First-grade classroom
James V. Shuls

What type of school do you like? Do you prefer those that use Maria Montessori’s approach, which is based on the idea that children are naturally inquisitive and can be taught through guided choices? Are you more into the play-based approach of Waldorf schools? What are your thoughts on Reggio Emilia’s project-based approach? Do you want a religious school? Would you consider yourself more of a constructivist, or do you prefer more direct instruction methods? How do you feel about the classical model, which values the great works of history and places an emphasis on logic and rhetoric?

Have you even thought about these questions before?

No?

Why not? They pertain to the most important and precious beings in your life—your children.

Compare how you think about and make education decisions for your children to how you make almost any other decision. Chances are you did more research on the last vacuum you purchased than the last schooling decision you made (college decisions not included).

There is a reason that most Americans have given little thought to where their children will go to school: They don’t believe they need to. Our children are assigned to schools that are governed by districts, which institute state-mandated standards, and are subject to state accountability systems. By and large, most of our traditional public schools are doing the same things in the same ways. This is crazy when we consider that there is a veritable Baskin-Robbins of school types, philosophies, and flavors out there. In education, we have somehow managed to convince 90 percent of the population to choose vanilla.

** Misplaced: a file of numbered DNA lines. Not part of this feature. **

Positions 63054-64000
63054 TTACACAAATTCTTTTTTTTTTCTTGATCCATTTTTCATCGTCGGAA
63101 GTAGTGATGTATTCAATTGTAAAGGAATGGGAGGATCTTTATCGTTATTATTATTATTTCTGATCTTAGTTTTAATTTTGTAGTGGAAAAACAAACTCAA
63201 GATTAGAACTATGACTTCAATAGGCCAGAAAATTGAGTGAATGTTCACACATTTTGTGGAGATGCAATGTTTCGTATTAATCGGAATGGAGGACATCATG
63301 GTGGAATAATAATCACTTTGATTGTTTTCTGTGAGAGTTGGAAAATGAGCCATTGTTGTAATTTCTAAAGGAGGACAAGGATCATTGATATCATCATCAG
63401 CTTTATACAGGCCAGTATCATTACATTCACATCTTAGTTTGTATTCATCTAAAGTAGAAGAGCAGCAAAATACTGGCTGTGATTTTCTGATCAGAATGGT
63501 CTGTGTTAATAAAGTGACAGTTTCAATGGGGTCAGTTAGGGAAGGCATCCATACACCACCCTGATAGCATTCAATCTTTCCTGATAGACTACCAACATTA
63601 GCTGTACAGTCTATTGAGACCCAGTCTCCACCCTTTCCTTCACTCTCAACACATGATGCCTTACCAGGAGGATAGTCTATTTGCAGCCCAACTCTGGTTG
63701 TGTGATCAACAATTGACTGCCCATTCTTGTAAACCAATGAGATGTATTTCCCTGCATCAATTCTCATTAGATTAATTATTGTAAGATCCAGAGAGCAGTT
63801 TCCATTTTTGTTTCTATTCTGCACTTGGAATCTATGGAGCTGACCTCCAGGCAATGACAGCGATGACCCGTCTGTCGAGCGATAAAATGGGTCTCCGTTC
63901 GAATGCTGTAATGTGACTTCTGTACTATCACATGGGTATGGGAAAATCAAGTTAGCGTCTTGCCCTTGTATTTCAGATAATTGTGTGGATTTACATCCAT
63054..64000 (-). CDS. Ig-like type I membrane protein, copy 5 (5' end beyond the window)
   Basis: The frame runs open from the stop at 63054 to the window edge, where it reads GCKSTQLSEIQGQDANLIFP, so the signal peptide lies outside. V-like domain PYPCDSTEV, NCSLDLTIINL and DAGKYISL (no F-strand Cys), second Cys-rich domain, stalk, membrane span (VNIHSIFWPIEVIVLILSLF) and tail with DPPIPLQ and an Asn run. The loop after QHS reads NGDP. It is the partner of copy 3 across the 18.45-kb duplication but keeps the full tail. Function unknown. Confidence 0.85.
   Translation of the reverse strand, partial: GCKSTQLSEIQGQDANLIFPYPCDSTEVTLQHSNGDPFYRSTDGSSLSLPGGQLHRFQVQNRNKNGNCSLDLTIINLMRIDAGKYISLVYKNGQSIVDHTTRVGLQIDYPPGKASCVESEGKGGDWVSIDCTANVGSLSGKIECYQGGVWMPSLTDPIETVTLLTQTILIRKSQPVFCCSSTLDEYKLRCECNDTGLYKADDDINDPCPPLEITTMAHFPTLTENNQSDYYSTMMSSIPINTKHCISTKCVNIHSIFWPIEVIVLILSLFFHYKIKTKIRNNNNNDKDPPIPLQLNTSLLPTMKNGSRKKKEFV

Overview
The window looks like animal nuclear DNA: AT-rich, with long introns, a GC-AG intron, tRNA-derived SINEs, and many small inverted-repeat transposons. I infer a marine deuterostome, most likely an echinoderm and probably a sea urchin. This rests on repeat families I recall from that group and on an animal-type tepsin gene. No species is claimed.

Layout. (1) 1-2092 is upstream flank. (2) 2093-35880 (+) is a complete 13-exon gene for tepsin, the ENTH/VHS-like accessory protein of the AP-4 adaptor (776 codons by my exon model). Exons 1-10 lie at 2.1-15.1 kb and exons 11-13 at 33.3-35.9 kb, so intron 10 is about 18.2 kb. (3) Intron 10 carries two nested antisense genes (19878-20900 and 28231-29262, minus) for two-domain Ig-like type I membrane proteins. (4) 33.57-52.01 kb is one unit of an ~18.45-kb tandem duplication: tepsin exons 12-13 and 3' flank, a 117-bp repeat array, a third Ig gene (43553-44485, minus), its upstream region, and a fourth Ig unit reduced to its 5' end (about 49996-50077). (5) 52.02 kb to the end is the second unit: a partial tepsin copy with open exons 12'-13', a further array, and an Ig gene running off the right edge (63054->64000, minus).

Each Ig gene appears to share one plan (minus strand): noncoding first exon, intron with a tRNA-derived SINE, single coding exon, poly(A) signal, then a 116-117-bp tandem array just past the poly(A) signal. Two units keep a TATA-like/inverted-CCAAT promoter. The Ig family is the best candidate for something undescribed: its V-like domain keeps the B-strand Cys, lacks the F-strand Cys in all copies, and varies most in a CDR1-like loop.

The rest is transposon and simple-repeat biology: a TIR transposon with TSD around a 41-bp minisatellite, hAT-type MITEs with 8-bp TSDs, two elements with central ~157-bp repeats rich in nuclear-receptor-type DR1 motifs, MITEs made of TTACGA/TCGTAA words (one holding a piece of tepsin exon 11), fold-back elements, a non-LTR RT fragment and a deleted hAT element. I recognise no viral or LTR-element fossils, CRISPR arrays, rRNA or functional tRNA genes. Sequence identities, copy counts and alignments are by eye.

Please understand, I’m not belittling our public schools. Vanilla is safe. Vanilla is the flavor that may appeal to the broadest possible group. It is, however, not our first choice. If given an option, most of us would chose something different—Rocky Road, Mint Chocolate Chip, Cookies & Cream, you name it. The point is that most people don’t have a choice, at least not one that can compete with “free” vanilla.

This is a travesty. We have created a system that allows parents to avoid thinking critically about what they value. If they do, and they determine they’d prefer for their child to attend a private school, we place a heavy penalty on them. Our traditional public education system requires students to attend public school as a condition for receiving their public education benefit. If you want something other than vanilla, you pay for it!

This is starting to change in states that have enacted vouchers, education savings accounts, or tax credit scholarships. With these programs, parents can finally choose the flavor of school that suits them and their children.

 It is time for lawmakers to offer more educational options to Missouri families.

About the Author

James Shuls
James Shuls
Distinguished Fellow of Education Policy

James V. Shuls is an assistant professor of educational leadership and policy studies at the University of Missouri–St. Louis and Distinguished Fellow in Education Policy at the Show-Me Institute.